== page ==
VIENNA (Reuters) - Austria is to close a Saudi school in Vienna for failing to provide the names of its teachers and director and is also looking into allegations that it used anti-Semitic books, Vienna’s school board said on Monday.
Austria’s government wants to push ahead with passing a law which prohibits foreign funding for Muslim organizations and would make standardized German-language versions of the Koran mandatory.
The law, which the government says is aimed at preventing Austrian organizations from turning into recruiting grounds for jihadis, applies to institutions such as mosques rather than schools.
But it set off a heated debate on the role of other Islamic organizations in Austria, where concerns about jihadist violence have helped the FPO, a party critical of Islam, attract a quarter of votes, according to opinion polls.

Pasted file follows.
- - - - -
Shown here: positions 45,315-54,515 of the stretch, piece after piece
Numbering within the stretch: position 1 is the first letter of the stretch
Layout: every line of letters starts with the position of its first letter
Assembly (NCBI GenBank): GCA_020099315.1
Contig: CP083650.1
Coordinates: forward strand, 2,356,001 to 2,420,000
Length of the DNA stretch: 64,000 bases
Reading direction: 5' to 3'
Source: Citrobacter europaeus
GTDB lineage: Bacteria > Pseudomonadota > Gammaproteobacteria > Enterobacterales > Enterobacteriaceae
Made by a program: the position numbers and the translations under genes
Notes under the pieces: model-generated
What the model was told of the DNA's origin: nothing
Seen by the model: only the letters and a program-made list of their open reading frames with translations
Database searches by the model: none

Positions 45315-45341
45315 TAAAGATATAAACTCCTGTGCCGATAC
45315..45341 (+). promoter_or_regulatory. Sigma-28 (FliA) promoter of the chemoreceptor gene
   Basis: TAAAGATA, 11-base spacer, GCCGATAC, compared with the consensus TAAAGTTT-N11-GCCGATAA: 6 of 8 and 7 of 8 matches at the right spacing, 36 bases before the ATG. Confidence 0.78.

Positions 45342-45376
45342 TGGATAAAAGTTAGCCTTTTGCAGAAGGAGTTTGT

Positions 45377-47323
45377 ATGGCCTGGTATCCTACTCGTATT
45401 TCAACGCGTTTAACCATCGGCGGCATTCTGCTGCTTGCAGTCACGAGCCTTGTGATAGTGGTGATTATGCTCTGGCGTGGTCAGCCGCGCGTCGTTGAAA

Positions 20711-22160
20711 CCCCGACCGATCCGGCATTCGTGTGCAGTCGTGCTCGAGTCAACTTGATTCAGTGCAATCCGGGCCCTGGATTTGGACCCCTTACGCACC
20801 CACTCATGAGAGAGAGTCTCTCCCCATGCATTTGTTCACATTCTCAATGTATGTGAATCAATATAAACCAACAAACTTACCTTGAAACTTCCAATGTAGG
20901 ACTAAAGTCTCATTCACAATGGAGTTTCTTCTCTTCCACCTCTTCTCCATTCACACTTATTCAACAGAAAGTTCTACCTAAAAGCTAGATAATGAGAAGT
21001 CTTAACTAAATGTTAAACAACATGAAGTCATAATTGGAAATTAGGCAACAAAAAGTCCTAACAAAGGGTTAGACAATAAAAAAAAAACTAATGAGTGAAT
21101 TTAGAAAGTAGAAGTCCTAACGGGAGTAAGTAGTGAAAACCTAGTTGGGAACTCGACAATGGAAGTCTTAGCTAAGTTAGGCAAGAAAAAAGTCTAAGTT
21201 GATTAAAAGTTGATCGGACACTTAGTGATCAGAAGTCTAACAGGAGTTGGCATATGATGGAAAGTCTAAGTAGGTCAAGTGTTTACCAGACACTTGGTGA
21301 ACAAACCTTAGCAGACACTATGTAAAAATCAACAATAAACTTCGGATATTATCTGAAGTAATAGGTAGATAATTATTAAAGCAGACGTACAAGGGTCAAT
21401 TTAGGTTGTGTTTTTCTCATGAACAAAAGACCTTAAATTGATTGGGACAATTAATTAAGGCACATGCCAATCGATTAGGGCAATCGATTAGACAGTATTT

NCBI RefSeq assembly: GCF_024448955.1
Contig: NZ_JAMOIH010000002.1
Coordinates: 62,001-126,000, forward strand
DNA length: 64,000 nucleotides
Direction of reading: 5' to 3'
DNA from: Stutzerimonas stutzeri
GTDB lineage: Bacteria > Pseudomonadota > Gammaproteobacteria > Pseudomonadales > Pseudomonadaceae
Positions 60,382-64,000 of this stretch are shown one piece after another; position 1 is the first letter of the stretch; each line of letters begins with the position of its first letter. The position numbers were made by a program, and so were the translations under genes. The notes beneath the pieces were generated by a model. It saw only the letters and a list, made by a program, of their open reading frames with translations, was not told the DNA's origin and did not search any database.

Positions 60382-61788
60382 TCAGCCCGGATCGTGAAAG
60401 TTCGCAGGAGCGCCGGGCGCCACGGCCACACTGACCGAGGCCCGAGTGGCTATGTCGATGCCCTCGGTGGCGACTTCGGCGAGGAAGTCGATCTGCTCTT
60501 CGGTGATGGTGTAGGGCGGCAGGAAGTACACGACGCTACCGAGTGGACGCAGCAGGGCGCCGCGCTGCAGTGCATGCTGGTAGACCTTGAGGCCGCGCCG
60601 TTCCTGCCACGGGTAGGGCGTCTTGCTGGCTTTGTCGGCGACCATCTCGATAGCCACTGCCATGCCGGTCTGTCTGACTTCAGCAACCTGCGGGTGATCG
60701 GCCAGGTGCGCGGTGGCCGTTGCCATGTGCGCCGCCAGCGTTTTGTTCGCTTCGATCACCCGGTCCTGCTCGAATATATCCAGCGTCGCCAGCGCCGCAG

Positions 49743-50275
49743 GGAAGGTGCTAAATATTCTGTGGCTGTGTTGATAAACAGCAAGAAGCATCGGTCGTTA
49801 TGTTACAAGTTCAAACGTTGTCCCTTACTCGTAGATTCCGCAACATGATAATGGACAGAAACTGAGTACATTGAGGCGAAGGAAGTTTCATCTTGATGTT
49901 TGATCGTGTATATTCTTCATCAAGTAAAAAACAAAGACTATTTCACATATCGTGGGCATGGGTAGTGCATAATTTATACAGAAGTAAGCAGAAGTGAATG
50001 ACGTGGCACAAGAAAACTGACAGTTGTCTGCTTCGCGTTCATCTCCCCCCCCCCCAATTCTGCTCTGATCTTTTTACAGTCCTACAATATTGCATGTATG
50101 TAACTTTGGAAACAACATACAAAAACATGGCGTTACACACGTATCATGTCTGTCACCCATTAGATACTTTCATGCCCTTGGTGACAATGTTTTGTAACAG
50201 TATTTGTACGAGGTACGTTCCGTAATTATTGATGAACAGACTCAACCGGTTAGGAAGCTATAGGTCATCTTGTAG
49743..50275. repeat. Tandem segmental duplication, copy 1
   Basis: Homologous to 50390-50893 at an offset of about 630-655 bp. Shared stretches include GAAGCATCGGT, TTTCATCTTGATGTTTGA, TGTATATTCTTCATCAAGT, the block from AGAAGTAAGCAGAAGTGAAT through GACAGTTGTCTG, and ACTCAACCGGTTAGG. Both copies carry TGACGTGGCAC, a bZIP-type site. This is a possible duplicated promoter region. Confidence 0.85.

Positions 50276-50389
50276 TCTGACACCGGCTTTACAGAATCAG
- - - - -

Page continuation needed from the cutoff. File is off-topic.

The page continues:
The Vienna Board of Education decided to revoke the Saudi School Vienna’s right to operate by the end of the school year next summer after it ignored a Dec. 1 deadline to name its teaching staff, a rule all private schools have to comply with, a spokesman said.
The school, which has 150 students and teaches in Arabic, has four weeks to appeal the shut-down and declined to comment on the decision.
The board, which says the school is funded by Saudi Arabia, has also asked it to provide official translations of texts after media reports alleged the school taught anti-Semitic content. The school declined to comment.
Reporting By Shadia Nasralla; Editing by Janet Lawrence